Sometimes there are literary musings as to what would have happened if Kafka had turned his hand to more commercial genres. There are even spoofs of such things (though - as yet - no one has twinned him with vampires). So, what would it have been like if Kafka had penned a "mystery" or "who done it". To which I point to The Trial. A darker tale of intrigue you will rarely find, with its fair complement of murky sex. So, I can see the Secret Police of the Communist era taking their furtive photos of Kafka had he still been alive. After all, he prophesied them.
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Spy Pictures from the Prague Secret Police Surveillance Archives
by Steve Meltzer
History is the tale told by the winners and nothing proves this better than, “Prague through the Lens of the Secret Police” a collection of “surveillance” photographs taken between 1970 and 1989. Published in 2009, these are pictures made by nearly 800 secret police who job it was to roam the streets of Prague and photograph suspicious behavior.
And as such, they are a total failure.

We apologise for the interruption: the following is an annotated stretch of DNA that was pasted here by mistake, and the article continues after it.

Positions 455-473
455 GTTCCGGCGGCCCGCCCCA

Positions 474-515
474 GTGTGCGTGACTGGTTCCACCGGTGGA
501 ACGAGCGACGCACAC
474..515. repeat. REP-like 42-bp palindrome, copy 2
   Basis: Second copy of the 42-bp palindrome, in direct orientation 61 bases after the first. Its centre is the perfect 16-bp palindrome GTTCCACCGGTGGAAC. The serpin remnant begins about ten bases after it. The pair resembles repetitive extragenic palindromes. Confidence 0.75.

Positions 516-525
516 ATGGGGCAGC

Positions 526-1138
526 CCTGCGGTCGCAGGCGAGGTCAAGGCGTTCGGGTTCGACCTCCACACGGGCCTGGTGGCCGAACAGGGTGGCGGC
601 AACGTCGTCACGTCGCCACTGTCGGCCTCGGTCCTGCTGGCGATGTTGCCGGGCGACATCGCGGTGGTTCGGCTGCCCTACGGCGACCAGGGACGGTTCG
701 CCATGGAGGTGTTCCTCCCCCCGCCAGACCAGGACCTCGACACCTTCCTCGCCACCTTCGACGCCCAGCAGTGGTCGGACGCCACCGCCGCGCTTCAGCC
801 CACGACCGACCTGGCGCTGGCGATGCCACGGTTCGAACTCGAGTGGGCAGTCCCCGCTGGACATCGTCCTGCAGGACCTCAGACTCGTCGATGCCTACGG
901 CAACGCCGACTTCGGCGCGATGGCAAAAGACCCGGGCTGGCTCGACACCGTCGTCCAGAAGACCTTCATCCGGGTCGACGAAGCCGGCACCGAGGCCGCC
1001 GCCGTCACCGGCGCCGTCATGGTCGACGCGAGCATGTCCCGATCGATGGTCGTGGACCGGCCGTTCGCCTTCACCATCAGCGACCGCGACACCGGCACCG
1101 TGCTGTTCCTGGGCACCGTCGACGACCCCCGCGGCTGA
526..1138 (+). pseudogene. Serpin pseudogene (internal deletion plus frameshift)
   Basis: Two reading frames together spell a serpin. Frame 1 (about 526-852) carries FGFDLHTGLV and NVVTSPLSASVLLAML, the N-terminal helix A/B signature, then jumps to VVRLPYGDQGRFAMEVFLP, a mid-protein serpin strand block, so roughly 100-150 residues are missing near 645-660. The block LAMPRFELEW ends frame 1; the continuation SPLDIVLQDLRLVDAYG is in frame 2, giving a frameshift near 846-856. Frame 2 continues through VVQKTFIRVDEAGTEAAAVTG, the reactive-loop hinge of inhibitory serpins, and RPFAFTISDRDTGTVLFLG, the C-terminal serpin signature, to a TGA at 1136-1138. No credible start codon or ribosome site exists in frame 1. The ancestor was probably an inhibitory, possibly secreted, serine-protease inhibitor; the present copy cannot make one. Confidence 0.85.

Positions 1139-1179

As a photographer, if these fuzzy, grainy images are surveillance photographs, I have to wonder how in 20 years of sneaky photography they were allowed to produce such a load of garbage? Even the most novice street photographer could get better shots, at least pictures of something.
To try to make sense of this nonsense I turned to my favorite faceless bureaucracy expert, Prague born writer Franz Kafka (1883-1924).
“Every revolution evaporates and leaves behind only the slime of a new bureaucracy.” - Kafka
These surveillance photos were taken between 1970 and 1989. At the time, I owned super-sharp, little cameras like the Rollei 35S and the Leica CL. Why are these photos so awful when there were better cameras easily available. Didn’t the Prague Police ever readPopulární fotografie?
“First impressions are always unreliable.” - Kafka
Am I the only one who sees that these photos show us nothing? No hotel sexcapades, clandestine kisses in alleyways, or mysterious envelopes passed between trench coats.
In most of these images there is hardly a recognizable act of any sort, least of all a subversive one. There is one interesting shot of a man staring at a woman (right), but otherwise none of these images rises to the level of even a high school photography class. And this is from an archive containing thousands of images taken over twenty years.